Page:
We are making significant investments to support the recruitment and retention of high-quality teachers, including specialist teachers. The Spending Review 2021 made an extra £1.6 billion available for 16-19 education in the 2024/25 financial year compared with 2021/22. We are investing £125 million of available funds in the2023/24 financial year for 16-19 education to increase the national funding rate by 2.2% from £4,542 to £4,642, and boost specific programme cost weightings by 10%, to support the additional costs of recruiting and retaining specialist teachers in construction, manufacturing, engineering, and digital subject areas.

In addition, Institutions in London and the South East get additional funding through an area cost uplift to address the higher costs of delivering education in this part of England. For example, FE colleges in London attract a 20% uplift (inner London) and a 12% uplift (outer London), to their 16-19 funding allocations.

The adult education budget (AEB) is devolved to the Mayor of London, acting where appropriate through the Greater London Authority. The Mayor is now responsible for the provision of AEB-funded adult education for London residents and allocation of the AEB to providers.

The department is supporting teacher recruitment in the sector through a national campaign to encourage industry professionals to become FE teachers.

We have supported the creation of new, high-quality routes into FE teaching, including a revised Level 5 Learning and Skills Teacher apprenticeship for those planning to work in the FE sector. The department is also providing bursaries worth up to £29,000 each tax-free to support FE teacher training in priority subject areas for the academic year 2023/24. The Taking Teaching Further (TTF) programme has supported around 1,000 industry professionals to train as FE teachers since 2018. In addition, the department is piloting a new £6,000 financial incentive for TTF recruits teaching in some of the most hard-to-fill subject areas, such as digital, construction and the built environment, engineering and manufacturing and maths. Finally, early career support is being offered for teachers in the form of access to a trained mentor through the Teacher Mentoring Programme which was announced in March 2023.

The department will continue to work with the sector to consider options for providing further support so that all learners are able to benefit from high-quality teaching.

27th Jun 2023
To ask the Secretary of State for Education, what recent assessment she has made of the effect of underage vaping on children’s (a) concentration and (b) attainment at school.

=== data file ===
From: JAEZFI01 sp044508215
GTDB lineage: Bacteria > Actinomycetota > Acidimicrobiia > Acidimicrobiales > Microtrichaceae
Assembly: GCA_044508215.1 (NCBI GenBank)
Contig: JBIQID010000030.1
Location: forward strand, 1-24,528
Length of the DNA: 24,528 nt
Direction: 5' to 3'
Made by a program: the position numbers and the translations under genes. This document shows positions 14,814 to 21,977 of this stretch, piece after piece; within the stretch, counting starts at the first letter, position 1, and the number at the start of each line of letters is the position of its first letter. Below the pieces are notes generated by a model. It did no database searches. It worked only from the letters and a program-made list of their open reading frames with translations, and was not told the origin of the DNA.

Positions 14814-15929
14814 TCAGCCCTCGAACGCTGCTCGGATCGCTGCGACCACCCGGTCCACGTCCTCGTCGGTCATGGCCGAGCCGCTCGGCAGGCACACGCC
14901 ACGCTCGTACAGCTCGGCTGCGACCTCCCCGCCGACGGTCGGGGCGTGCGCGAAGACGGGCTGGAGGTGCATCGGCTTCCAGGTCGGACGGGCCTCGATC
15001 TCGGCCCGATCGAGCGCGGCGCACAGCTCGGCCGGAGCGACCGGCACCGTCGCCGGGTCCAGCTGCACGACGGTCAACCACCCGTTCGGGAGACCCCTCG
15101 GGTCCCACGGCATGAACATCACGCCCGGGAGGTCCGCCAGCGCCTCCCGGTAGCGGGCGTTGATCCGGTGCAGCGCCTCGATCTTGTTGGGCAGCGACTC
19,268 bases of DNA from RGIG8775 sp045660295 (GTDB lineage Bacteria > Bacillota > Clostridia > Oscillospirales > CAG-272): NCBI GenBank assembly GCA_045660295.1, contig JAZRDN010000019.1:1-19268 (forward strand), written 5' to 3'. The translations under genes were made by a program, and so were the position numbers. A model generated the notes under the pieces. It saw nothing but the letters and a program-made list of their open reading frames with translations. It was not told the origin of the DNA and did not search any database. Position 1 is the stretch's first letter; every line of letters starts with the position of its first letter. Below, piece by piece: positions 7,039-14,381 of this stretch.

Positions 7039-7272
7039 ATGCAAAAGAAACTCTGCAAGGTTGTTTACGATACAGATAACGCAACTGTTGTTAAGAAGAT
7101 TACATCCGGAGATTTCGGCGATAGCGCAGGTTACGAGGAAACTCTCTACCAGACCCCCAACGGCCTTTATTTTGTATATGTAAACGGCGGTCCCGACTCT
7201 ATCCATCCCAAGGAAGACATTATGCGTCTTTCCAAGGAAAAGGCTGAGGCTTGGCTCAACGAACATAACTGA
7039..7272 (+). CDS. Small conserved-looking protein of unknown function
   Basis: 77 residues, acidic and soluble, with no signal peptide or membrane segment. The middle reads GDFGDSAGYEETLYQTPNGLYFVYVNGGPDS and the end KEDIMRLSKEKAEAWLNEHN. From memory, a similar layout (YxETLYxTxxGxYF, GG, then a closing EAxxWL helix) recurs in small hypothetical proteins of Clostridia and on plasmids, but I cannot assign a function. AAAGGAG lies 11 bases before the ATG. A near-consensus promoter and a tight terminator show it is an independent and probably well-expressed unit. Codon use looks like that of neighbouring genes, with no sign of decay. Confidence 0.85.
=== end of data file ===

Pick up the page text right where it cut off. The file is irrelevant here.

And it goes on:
Schools are required by law to have a behaviour policy that sets out what is expected of all pupils, including what items are banned from school premises.

Schools have the autonomy to decide which items should be banned from their premises, and these can include e-cigarettes or vapes. School staff can search pupils for banned items, as outlined in the Department’s ‘Searching, screening and confiscation at school’ guidance, which is available at: https://www.gov.uk/government/publications/searching-screening-and-confiscation.

The relationships and sex education and health education statutory guidance states that, in both primary and secondary school, pupils should be taught the facts about legal and illegal harmful substances and associated risks, including smoking, alcohol use, and drug-taking.

To support schools to deliver this content effectively, the Department has published a suite of teacher training modules, including one on drugs, alcohol and tobacco, which makes specific reference to e-cigarettes and vaping.

17th May 2023
To ask the Secretary of State for Education, what discussions she has had with Cabinet colleagues on the potential merits of facilitating access to home student finance to support UK national students who have been evacuated from Sudan and who are unable to continue higher education that they had been pursuing in that country to continue their higher education at UK institutions.

The department knows that UK national students will be concerned about any disruption to their education as a result of the conflict in Sudan.

British nationals are considered settled in the UK and will be eligible to apply for home fee status and student support once they hold three years ordinary residence in the UK prior to the start of any higher education (HE) course. This requirement ensures that the support provided by the taxpayer is targeted at those who have a substantial and recent connection with the UK.

There is no discretion to waive the three-year ordinary residence requirement. Student Finance England will consider on a case-by-case basis whether a period of absence affects a person’s ordinary residence.